Filling the Gaps to Solve the Extensin Puzzle

Eliana Marzol, Cecilia Borassi, Mauro Bringas, Ana Sede, Diana Rosa Rodríguez Garcia, Luciana Capece, Jose M. Estevez

Research output: Contribution to journalReview articlepeer-review

19 Citations (Scopus)

Abstract

Extensins (EXTs) are highly repetitive plant O-glycoproteins that require several post-translational modifications (PTMs) to become functional in plant cell walls. First, they are hydroxylated on contiguous proline residues; then they are O-glycosylated on hydroxyproline and serine. After secretion into the apoplast, O-glycosylated EXTs form a tridimensional network organized by inter- and intra-Tyr linkages. Recent studies have made significant progress in the identification of the enzymatic machinery required to process EXTs, which includes prolyl 4-hydroxylases, glycosyltransferases, papain-type cysteine endopeptidases, and peroxidases. EXTs are abundant in plant tissues and are particularly important in rapidly expanding root hairs and pollen tubes, which grow in a polar manner. Small changes in EXT PTMs affect fast-growing cells, although the molecular mechanisms underlying this regulation are unknown. In this review, we highlight recent advances in our understanding of EXT modifications throughout the secretory pathway, EXT assembly in cell walls, and possible sensing mechanisms involving the Catharanthus roseus cell surface sensor receptor-like kinases located at the interface between the apoplast and the cytoplasmic side of the plasma membrane. This review describes recent progress in our understanding of extensin post-translational modifications throughout the secretory pathway, extensin secretion and assembly in the cell walls, and possible sensing mechanisms at the interface between the apoplast and the cytoplasmic side of the cell surface.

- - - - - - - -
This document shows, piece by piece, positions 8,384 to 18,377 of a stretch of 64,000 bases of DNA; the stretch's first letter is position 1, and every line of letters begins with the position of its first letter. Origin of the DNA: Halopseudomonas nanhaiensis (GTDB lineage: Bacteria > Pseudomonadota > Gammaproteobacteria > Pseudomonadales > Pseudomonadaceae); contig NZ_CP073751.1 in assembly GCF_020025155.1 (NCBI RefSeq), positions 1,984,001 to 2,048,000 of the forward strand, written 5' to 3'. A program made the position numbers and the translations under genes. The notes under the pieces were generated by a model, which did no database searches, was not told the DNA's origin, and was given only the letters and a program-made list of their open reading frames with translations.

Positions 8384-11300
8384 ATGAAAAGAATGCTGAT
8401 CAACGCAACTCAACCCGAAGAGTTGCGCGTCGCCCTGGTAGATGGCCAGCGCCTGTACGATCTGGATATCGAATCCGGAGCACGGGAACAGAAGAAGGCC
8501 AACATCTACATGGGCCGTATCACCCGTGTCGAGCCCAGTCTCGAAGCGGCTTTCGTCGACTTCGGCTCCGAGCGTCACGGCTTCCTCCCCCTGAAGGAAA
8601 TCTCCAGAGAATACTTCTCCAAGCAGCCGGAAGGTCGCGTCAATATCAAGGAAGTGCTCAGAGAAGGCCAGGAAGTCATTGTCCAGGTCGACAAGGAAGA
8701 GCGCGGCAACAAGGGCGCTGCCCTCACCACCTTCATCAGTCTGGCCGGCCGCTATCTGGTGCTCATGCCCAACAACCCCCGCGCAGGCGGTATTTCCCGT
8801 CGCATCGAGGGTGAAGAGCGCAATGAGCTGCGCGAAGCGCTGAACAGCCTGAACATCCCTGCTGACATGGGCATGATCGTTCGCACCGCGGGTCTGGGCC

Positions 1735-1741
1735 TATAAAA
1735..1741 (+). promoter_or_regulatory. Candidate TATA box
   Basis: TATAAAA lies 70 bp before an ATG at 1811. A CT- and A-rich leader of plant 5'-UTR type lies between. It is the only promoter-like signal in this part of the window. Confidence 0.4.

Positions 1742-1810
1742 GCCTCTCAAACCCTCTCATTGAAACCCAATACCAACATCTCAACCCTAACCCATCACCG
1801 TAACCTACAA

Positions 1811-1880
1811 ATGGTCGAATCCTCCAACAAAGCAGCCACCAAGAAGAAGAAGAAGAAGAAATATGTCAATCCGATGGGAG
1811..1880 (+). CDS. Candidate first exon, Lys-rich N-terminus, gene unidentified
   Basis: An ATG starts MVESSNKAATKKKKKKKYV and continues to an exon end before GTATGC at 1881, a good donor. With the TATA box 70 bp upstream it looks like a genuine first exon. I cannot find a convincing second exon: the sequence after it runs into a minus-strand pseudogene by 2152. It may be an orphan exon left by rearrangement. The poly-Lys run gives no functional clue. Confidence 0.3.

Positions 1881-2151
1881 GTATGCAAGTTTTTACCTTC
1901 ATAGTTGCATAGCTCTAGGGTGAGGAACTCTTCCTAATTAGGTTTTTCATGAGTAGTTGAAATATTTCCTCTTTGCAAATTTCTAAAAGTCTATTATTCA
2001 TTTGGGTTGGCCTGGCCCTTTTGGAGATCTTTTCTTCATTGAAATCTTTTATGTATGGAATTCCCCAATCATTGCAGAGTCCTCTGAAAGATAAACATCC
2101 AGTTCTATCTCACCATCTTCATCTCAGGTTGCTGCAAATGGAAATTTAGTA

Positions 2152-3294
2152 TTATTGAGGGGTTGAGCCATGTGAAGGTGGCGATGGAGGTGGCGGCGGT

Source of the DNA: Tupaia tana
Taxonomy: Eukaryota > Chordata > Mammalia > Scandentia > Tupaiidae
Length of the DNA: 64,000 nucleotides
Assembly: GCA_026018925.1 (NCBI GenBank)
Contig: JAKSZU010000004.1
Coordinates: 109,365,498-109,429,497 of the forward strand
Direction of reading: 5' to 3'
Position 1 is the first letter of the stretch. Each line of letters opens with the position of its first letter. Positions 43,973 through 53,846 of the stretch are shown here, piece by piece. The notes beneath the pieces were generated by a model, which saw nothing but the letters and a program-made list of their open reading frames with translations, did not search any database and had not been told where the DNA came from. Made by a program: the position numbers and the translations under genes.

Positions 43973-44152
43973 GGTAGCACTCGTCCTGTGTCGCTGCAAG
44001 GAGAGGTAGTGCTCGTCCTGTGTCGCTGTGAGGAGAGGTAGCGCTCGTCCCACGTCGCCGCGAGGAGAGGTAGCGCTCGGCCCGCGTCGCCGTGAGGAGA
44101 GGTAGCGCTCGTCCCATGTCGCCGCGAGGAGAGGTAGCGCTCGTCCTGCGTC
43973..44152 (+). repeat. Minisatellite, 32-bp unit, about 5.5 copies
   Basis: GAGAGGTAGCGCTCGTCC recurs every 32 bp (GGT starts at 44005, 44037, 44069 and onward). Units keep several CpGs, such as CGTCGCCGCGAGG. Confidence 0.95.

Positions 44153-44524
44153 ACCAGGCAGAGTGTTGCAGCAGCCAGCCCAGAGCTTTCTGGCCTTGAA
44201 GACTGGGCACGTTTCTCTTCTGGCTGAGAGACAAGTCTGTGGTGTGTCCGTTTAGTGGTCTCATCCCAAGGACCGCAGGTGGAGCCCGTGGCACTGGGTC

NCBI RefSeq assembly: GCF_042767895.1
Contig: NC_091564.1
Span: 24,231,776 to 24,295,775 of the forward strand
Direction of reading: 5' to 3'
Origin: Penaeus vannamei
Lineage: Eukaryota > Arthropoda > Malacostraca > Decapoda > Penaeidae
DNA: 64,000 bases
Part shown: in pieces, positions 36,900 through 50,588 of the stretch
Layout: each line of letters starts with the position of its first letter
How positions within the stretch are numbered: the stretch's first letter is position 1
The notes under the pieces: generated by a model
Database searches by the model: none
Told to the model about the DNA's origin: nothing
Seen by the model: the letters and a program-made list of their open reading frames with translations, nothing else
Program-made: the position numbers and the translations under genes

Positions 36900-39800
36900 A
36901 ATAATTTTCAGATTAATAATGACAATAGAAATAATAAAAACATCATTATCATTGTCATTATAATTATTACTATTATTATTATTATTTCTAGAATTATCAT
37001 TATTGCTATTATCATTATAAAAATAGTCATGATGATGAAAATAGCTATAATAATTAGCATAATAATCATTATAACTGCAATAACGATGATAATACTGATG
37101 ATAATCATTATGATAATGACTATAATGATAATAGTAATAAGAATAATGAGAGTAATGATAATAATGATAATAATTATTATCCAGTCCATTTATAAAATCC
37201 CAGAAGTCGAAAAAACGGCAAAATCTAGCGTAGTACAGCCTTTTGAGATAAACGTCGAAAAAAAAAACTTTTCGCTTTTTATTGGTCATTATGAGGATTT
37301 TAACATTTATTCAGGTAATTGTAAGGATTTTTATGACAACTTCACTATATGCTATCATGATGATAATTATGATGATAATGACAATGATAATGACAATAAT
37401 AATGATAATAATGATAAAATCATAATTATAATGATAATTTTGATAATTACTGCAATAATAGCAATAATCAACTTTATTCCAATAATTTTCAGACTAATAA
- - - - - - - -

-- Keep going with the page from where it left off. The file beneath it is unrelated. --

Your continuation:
Original languageEnglish
Pages (from-to)645-658
Number of pages14
JournalMolecular Plant
Volume11
Issue number5
DOIs
Publication statusPublished - 7 May 2018
Externally publishedYes

Keywords

  • Arabidopsis thaliana
  • cysteine endopeptidases
  • extensins
  • glycosyltransferases
  • peroxidases
  • prolyl 4-hydroxylases

ASJC Scopus subject areas

  • Molecular Biology
  • Plant Science

Fingerprint

Dive into the research topics of 'Filling the Gaps to Solve the Extensin Puzzle'. Together they form a unique fingerprint.

Cite this